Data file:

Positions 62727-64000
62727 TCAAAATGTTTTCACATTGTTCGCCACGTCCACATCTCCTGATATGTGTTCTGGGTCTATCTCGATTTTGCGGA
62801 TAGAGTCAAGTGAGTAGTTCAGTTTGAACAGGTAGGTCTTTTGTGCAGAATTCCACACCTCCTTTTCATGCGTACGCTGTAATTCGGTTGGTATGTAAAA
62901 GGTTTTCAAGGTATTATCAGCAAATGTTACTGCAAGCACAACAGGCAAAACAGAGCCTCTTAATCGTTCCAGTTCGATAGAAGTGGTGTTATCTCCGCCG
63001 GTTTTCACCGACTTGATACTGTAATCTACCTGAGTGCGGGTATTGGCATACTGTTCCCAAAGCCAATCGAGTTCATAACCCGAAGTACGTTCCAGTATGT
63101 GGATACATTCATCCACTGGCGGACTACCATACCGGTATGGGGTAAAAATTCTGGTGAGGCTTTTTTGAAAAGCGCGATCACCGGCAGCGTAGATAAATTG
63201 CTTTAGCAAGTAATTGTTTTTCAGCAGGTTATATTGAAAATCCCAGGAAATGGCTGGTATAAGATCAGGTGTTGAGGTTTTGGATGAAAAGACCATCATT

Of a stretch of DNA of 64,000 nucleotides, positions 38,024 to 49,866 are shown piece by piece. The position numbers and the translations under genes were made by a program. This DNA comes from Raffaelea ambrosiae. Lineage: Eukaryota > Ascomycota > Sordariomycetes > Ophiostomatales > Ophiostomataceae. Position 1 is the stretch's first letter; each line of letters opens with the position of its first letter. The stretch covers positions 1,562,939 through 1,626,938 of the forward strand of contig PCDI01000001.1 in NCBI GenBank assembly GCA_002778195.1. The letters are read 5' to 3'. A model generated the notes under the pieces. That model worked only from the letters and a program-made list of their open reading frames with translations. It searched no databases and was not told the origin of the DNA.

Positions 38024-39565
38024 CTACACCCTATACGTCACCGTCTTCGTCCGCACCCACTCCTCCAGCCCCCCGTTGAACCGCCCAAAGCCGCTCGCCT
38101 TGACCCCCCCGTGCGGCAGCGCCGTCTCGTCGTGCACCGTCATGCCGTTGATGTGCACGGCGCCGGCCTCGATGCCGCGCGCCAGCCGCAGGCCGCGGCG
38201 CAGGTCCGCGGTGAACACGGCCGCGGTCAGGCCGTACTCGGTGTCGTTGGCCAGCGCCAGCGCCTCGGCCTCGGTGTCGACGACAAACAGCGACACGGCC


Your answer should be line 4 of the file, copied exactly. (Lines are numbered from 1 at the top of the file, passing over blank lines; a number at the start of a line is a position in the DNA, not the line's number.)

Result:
62901 GGTTTTCAAGGTATTATCAGCAAATGTTACTGCAAGCACAACAGGCAAAACAGAGCCTCTTAATCGTTCCAGTTCGATAGAAGTGGTGTTATCTCCGCCG